As mentioned, Motortrak also claimed damages for loss of profits for the outstanding term of the contract. FCAA refuted this stating it was not liable for loss of profits as this was explicitly excluded in the exclusion clause. The relevant part of the exclusion clause stated the following:
“Neither party shall be liable to the other for: (i) any indirect or consequential loss or damage at all; or (ii) any loss of business, capital, profit, anticipated saving, reputation or goodwill, arising out of or in connection with the Contract or its subject matter”.
Motortrak argued that the exclusion should apply only where loss of profits arises “in connection with the performance” of the contract, and not in situations where one party simply refuses to perform the contract. Interestingly, a claim for loss of revenue was not excluded as this is considered a direct loss, however, as Motortrak’s loss consisted almost exclusively of loss of profits due to the way it ran its business, it was unable to claim much for loss of revenue. FCAA argued on the other hand that Motortrak’s claim was excluded as the exclusion clause clearly excluded any liability for loss of profits.
In examining its approach to interpretation of the exclusion clause, the court favoured standard principles of interpretation looking to the ordinary meaning of the language used by the parties, commenting on the use of the contra proferentem rule. Under this rule, any ambiguity in non-negotiated contracts are resolved against the party relying on it. As the exclusion clause was clear and unambiguous the court was not required to read additional wording into the clause to give effect to commercial intentions. More so, as the exclusions applied mutually and both parties were of equal bargaining power, even if this left Motortrak in the undesirable position with having essentially no recourse. Therefore, as thecontra proferentemrule was not applicable, the court accordingly ruled against Motortrak, meaning they were unable to claim for any loss of profits.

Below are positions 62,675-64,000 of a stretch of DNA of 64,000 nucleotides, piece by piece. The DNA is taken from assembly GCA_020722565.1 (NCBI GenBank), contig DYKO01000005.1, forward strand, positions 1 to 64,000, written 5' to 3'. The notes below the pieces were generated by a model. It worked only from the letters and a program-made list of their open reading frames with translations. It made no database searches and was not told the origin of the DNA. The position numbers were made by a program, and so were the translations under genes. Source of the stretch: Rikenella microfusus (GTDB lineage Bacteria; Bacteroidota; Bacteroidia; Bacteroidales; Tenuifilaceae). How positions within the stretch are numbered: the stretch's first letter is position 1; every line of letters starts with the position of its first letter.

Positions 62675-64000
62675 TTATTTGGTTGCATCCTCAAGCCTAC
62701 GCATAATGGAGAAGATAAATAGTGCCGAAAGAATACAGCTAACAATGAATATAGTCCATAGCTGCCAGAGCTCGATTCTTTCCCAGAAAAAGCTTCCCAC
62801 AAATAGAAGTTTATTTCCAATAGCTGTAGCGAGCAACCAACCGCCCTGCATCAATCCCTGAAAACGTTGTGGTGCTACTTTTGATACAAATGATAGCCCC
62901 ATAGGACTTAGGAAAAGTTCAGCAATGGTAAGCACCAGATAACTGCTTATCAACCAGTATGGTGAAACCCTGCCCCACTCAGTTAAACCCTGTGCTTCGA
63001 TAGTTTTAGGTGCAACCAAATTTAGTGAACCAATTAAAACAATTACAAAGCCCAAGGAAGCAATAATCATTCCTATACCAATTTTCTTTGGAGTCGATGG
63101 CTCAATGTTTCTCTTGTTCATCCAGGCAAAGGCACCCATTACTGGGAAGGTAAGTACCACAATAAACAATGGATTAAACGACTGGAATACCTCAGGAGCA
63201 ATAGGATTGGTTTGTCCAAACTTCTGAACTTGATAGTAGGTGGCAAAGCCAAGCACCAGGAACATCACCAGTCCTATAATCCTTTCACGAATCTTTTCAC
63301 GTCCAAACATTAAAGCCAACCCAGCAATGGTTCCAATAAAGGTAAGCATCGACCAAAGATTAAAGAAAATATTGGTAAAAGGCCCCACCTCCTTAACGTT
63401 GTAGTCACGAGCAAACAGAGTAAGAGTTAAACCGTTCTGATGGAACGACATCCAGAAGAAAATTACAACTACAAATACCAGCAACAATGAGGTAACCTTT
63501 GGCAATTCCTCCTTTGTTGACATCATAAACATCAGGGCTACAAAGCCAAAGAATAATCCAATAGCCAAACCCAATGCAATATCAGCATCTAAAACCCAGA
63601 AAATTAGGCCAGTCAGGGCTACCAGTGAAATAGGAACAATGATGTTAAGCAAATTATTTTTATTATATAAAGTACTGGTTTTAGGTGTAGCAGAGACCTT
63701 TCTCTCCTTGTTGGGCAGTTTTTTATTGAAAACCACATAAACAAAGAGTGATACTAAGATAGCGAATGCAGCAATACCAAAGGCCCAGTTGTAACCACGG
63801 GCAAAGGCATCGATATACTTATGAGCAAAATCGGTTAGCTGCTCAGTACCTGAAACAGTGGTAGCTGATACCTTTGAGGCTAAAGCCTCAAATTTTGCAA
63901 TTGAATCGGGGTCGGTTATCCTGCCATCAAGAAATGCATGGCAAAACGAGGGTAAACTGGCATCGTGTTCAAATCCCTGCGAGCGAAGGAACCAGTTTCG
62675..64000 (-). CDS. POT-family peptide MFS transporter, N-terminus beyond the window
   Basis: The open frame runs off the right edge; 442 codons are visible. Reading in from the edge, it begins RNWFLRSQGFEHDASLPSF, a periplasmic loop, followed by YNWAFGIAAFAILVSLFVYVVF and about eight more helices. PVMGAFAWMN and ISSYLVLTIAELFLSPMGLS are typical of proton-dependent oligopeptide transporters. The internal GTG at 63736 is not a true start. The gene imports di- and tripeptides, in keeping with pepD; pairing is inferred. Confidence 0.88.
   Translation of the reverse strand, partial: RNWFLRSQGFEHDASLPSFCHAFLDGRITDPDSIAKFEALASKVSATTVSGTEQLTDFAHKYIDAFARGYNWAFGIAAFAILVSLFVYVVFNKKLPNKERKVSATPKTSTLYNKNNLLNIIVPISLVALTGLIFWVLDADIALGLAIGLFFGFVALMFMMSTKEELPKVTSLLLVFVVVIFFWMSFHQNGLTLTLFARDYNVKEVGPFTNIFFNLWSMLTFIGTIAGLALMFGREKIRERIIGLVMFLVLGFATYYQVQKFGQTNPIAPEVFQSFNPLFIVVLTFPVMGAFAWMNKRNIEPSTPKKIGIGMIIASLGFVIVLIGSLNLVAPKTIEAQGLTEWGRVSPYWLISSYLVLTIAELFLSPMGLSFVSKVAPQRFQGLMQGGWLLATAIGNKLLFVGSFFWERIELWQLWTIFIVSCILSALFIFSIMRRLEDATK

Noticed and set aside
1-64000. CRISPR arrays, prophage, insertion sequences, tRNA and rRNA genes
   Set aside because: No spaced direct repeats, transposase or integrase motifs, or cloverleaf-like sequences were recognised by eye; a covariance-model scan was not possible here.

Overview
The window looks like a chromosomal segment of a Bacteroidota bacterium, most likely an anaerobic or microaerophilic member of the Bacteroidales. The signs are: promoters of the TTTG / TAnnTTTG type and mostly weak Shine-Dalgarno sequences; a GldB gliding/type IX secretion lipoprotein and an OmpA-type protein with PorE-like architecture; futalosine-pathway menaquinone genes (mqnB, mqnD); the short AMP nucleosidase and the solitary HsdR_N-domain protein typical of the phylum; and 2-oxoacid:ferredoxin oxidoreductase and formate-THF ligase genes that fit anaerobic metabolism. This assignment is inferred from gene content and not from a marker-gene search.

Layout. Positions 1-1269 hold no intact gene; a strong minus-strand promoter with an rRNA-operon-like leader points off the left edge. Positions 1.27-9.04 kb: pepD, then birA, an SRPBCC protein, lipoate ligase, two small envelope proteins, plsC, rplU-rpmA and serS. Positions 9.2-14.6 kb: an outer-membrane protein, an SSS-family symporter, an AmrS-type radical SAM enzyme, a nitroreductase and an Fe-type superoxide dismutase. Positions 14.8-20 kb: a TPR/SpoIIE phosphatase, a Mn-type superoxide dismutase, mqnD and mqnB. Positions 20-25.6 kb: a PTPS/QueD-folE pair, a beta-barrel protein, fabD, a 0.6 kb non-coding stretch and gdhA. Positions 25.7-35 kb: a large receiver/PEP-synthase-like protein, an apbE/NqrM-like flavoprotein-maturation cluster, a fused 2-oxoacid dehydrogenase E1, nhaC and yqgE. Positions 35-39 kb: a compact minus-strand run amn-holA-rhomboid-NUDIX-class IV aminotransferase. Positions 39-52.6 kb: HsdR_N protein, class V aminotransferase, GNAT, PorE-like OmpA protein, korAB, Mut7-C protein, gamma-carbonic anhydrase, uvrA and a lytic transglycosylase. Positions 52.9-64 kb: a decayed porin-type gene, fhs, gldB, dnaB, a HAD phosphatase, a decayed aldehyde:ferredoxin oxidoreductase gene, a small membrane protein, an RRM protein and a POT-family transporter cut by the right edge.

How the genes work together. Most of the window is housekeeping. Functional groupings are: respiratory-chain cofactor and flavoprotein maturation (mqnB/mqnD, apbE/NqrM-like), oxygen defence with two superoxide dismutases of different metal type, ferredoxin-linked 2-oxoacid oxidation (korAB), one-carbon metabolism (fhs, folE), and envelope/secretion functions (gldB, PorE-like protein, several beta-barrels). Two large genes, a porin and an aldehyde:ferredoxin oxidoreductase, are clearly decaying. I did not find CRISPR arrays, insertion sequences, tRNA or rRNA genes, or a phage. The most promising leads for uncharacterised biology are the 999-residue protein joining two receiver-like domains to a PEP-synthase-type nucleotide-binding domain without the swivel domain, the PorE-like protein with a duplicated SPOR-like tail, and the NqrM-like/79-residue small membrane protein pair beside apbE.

The court’s examination of the contra proferentemrule in relation to an exclusion clause highlights two important limits to note when parties are seeking to rely on it:
- if the clause contains mutual exclusions that apply equally to both parties, the rule will not be triggered; and
- the exclusion clause must be ambiguous for the rule to apply.
Traditionally, the courts have favoured a very strict interpretation of clauses purporting to exclude certain types of liability. Most recently in Persimmon Homes v Ove Arup, the court confirmed that the contra proferentem rule now has a very limited role in the interpretation of commercial contracts negotiated between parties of equal bargaining power (for more information on this, please click here to read our previous article).This case is significant as it shows how a clearly drafted exclusion clause can result in a party having, in effect, no recourse as the court will look to the ordinary principles of interpretation in commercial contexts. This serves as an important reminder for careful drafting considerations in relation not only to exclusion clauses in relation to the contract, but to consider how the party operates commercially within a specific deal and to identify during negotiations any key areas of risk. For example, it is essential for parties to consider each type of loss they may suffer and how much they would want to recover for each loss.
For more information on drafting exclusion clauses and commercial contracts, Cleveland & Co external in-house counsel, your specialist outsourced legal team are here to help.